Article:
By Mark Bell | May 24, 2014

It’s 1983 in New York City, and thirteen year old Oliver (Spencer List) is dealing with the normal rites of passage for a teenager. He’s smoking, talking s**t about how successful he’s been with the opposite sex to his friends Val (Eric Nelsen) and Nick (Tommy Nelson), and generally being flippant with his mother Luna (Pilar López de Ayala) and big sister, Adriana (Courtney Baxter). The only one he seems to show any respect or caring towards is his Chilean housekeeper, Aida (Adriana Barraza), who he loves like the mother he wishes Luna was (Luna opting more for the “best friend” method of parenting rather than the role of authoritarian). When Aida suffers a stroke, the family dynamic is shown for the fragile state that it is constantly in, and Oliver finds himself battling with more than just hormones as his life suddenly seems to be falling apart all around him.

Steve Clark’s feature film, Night Has Settled, takes the stereotypical and spins it within a unique family dynamic. Sure, there’s nothing new to the rebellion and acting out that comes with puberty and growing older, but by framing it within the scope of this particular familial structure, it allows the film to be more than just your typical coming-of-age drama. Aida’s illness is more than just the sickness of a close family friend, it’s like losing the only parent anyone has ever known.

Which ratchets up the drama all the more, as Aida’s role in the family is not just enhanced for Oliver, but for Luna as well. While the basis of their relationship has been employer-employee, it’s clear that Aida’s ability to assume authority in the home has freed Luna to be more of a free spirit. She’s a mother, but her children often act as if that’s just a technicality; everyone knows who is really keeping the home together, until no one is.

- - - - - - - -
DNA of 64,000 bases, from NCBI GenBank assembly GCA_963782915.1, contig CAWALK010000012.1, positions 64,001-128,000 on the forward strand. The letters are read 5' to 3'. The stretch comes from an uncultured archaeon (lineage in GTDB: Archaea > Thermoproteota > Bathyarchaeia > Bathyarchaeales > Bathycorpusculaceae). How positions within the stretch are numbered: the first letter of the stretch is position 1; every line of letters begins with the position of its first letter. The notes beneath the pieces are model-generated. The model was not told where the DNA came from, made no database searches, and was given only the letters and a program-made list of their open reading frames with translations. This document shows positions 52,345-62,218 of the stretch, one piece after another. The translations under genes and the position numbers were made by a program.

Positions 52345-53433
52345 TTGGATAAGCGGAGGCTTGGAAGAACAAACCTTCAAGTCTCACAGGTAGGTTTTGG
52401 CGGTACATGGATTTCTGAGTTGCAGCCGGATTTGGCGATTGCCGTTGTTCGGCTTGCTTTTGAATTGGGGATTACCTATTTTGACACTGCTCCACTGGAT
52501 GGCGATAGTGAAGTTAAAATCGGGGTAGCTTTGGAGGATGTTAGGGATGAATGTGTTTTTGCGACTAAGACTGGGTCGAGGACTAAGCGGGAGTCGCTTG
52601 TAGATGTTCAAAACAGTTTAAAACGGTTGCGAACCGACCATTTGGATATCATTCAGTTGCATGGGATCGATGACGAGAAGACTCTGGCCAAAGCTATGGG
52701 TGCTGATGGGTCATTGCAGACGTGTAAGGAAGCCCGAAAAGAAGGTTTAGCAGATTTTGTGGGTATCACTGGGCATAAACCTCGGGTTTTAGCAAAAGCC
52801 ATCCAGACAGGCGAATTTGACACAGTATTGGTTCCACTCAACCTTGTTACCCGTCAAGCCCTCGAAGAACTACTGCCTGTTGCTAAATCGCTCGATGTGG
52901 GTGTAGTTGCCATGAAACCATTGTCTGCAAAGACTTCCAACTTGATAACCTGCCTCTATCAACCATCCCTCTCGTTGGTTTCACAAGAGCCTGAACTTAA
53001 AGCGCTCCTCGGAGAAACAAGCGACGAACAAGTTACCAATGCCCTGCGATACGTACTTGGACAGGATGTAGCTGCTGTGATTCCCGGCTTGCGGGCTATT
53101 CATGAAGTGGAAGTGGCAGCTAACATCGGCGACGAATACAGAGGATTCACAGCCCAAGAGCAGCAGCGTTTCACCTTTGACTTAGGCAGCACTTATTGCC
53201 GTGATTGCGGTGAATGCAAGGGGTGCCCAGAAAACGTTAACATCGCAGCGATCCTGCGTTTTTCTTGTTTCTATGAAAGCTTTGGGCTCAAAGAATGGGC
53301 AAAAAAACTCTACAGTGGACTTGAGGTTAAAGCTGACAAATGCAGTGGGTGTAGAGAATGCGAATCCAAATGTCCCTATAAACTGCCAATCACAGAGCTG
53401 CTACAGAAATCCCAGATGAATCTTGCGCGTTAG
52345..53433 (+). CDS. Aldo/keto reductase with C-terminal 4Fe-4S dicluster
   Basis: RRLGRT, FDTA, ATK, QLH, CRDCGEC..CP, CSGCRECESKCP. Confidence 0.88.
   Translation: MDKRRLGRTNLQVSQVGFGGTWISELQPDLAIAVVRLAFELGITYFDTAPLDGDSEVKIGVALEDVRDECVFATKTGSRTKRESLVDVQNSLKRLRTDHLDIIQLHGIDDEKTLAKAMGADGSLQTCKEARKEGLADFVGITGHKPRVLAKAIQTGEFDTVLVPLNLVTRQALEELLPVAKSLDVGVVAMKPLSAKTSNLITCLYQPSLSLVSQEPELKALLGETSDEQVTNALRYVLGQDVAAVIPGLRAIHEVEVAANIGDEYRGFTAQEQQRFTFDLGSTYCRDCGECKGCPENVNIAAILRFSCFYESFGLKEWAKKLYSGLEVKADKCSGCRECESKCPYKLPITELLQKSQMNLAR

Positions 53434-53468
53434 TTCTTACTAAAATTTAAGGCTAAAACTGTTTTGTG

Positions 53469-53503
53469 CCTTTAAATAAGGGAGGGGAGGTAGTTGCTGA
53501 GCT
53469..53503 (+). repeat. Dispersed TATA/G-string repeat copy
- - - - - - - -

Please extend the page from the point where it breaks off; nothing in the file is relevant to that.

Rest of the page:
As far as the technical aspects go, the film is accomplished in all the right ways. The pace is perfect, the cinematography solid and the audio mix as balanced as it should be. Likewise the performances in the film hit all the right marks, and there’s not a weak link in the bunch. All around, a strong showing in every area I can think to critique. Even if you find the film, despite its flavor, to be too similar to other coming-of-age stories, it’s still up to the task and delivers the familiar well.

Overall, it’s hard to find any elements that come up short, but at the same time, there’s something missing in the film to elevate it to something truly memorable. While I can’t find fault with much, and enjoyed the experience, I can’t say I’d be interested in seeing the film again. It’s an interesting enough story, but it lacks some additional element that would put it over the top. I wish I knew what that element was; it gets so much right, it’s hard to say what it is that is lacking.

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